Originally published by the George Washington Law Review How should a court assessing a regulatory takings claim define the "property" allegedly taken to assess the degree of the economic impact the regulation has on it? That question has plagued the Supreme Court for nearly a century, with different and conflicting answers emerging, sometimes in relatively rapid succession. In Murr v. Wisconsin, the Court has provided its most comprehensive answer to the so-called "denominator" question so far, although even the analytical framework
Supreme Court Remains Skeptical of the 'Cost-Benefit State'
by Amy Sinden | September 26, 2016
Originally published on RegBlog by CPR Member Scholar Amy Sinden. In the wake of the U.S. Supreme Court's opinion in Michigan v. EPA last term, a number of commentators have revived talk of something called the "Cost Benefit State." It is supposed to be a good thing, although it makes some of us shudder. The phrase was originally coined by Cass Sunstein in a 2002 book by that name. It describes a supposedly utopian government in which agencies and courts
Statutory Standing After the Spokeo Decision
One of the recurring questions in standing law is the extent to which Congress can change the application of the standing doctrine. A recent Supreme Court opinion in a non-environmental case sheds some light – not a lot, but some – on this recurring question. The Court has made it clear that there is a constitutional core of the doctrine with three elements: a concrete injury in fact, a causal link between the injury and the defendant's conduct, and a
Navigating the Clean Water Act
Originally published by the George Washington Law Review The Supreme Court held in U.S. Army Corps of Engineers v. Hawkes Co. that a determination by the United States Army Corps of Engineers ("Corps") that the owners of land used for peat mining were obliged to apply to the Corps for a permit under the Clean Water Act ("CWA") before dredging or filling the land was a judicially reviewable final agency action. Although this conclusion seems unremarkable, the case potentially packs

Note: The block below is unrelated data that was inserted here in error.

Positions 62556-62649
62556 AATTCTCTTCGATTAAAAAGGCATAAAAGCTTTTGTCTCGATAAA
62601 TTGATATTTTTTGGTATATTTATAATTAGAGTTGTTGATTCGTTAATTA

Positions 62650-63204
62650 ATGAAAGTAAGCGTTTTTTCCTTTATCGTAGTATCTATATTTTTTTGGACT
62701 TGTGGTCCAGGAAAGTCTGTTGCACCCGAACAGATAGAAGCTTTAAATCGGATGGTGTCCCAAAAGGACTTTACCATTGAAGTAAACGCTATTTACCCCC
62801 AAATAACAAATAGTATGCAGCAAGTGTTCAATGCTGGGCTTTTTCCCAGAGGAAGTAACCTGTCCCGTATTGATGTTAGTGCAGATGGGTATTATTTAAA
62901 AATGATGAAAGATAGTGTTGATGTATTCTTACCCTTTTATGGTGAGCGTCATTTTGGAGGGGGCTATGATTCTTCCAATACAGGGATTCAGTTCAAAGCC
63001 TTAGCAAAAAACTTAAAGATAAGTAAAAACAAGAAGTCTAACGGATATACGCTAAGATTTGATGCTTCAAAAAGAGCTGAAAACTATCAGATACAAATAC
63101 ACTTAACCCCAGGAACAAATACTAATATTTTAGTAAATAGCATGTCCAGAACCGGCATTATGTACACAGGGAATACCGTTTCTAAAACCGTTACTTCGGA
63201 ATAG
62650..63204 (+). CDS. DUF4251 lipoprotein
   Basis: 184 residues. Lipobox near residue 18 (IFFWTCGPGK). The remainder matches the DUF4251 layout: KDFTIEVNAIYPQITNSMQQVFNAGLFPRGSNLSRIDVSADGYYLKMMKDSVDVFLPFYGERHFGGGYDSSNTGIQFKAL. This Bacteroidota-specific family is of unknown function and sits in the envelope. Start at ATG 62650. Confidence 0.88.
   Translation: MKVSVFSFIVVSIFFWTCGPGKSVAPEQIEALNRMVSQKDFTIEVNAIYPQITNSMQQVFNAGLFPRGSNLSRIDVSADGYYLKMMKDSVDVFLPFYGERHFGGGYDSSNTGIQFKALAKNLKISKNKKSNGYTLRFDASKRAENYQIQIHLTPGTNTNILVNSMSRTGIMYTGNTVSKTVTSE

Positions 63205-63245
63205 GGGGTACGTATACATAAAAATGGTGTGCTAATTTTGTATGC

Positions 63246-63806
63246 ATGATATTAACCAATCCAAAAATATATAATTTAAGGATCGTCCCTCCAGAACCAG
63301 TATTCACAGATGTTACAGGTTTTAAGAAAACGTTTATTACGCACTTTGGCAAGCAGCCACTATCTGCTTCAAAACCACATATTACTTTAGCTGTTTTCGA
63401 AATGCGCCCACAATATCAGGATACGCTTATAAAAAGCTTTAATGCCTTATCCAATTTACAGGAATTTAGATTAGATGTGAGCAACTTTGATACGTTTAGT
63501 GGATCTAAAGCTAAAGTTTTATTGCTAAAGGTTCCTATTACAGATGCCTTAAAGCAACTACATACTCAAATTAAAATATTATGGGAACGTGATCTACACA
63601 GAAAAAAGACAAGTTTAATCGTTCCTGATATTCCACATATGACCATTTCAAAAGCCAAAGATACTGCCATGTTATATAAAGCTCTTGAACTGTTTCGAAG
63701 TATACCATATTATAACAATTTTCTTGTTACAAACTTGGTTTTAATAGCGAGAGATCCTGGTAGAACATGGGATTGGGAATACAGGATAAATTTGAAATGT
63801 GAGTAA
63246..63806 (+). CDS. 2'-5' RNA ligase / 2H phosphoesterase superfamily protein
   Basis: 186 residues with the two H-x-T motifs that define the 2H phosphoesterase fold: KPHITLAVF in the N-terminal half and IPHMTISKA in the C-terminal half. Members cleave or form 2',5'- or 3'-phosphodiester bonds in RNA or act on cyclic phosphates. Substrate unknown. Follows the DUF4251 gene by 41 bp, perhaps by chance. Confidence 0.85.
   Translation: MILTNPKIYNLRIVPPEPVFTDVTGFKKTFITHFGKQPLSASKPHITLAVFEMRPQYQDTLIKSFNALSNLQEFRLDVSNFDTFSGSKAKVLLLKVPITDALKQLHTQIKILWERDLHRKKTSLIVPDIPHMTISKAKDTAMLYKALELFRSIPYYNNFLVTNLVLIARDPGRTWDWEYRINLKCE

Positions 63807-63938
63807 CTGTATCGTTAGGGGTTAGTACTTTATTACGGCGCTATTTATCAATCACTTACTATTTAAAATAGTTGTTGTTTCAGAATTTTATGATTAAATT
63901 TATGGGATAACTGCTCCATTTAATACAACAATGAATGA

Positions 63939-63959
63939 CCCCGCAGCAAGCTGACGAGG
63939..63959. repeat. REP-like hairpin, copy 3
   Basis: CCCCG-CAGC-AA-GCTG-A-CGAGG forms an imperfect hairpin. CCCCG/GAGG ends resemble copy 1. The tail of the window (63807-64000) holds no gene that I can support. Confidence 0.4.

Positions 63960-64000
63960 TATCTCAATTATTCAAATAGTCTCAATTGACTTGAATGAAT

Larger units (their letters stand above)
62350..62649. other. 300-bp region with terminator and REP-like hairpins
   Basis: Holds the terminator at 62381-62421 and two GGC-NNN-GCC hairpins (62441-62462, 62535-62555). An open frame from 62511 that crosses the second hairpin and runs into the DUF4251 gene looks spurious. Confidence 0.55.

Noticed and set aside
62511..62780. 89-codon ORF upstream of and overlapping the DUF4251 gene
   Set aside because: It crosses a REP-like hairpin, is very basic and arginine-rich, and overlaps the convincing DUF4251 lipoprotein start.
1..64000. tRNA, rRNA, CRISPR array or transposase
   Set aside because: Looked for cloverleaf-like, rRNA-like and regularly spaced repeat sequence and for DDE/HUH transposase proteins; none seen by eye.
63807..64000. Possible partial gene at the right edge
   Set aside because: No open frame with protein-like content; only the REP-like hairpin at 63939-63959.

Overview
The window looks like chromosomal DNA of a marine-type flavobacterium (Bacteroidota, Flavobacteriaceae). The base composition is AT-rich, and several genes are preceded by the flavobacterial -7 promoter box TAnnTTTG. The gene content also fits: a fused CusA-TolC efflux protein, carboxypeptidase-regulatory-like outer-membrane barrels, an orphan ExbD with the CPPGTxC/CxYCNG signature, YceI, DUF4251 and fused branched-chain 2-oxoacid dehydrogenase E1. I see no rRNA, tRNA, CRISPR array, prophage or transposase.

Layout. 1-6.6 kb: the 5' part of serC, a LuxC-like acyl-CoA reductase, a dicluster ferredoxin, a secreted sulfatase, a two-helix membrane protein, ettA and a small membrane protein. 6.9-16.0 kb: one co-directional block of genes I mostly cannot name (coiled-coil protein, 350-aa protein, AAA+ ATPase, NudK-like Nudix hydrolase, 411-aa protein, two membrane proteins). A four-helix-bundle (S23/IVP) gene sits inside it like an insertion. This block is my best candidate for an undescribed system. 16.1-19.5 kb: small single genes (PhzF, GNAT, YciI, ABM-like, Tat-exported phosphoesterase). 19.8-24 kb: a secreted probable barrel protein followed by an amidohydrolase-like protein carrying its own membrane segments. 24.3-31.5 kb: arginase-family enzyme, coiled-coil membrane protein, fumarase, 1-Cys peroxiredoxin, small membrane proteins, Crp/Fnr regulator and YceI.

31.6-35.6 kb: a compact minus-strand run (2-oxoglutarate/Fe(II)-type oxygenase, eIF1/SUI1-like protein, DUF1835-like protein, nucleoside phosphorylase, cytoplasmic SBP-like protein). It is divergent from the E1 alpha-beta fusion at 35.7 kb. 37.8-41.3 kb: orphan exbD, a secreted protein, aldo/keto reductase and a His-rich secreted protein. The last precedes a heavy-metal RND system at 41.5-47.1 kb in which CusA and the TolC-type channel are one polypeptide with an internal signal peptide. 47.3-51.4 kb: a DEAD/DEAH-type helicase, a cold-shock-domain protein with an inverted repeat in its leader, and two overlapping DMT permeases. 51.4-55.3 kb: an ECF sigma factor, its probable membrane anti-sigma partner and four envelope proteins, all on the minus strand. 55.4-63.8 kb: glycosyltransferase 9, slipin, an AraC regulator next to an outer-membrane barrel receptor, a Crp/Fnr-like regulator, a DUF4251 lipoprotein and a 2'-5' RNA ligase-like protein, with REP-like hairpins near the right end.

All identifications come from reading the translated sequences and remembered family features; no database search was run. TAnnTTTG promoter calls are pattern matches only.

The Clean Water Act in the Crosshairs
Originally published on Environmental Law Prof Blog by CPR Member Scholar Dave Owen Today, the United States Supreme Court released its opinion in US Army Corps of Engineers v. Hawkes, Co. The key question in Hawkes was whether a Clean Water Act jurisdictional determination – that is, a determination about whether an area does or does not contain waters subject to federal regulatory jurisdiction – is a final agency action within the meaning of the Administrative Procedure Act. According to a
Mercury, MetLife, and Mountaintop Removal
How Justice Scalia's Last Canon Is Unhinging Statutory Interpretation Justice Antonin Scalia was, as much as anything else, known for insisting that the text of a statute alone – not its purposes, not its legislative history – should serve as the basis for the courts' interpretation of the statute. Justice Scalia promoted canons of statutory construction – or at least what he deemed the valid ones – as a way of limiting the power of judges by setting rules for
Supreme Court Ruling in The American Electric Power Case
Cross-posted from Legal Planet. The Supreme Court decided the AEP case. The jurisdictional issues (standing and the political question doctrine) got punted. The Court said that the lower court rulings were affirmed by an equally divided court. So far as I know, this is the first time that the Court has ever done that and then proceeded to a ruling on the merits. (It would seem more appropriate to dismiss cert. as improvidently granted rather than issue an opinion on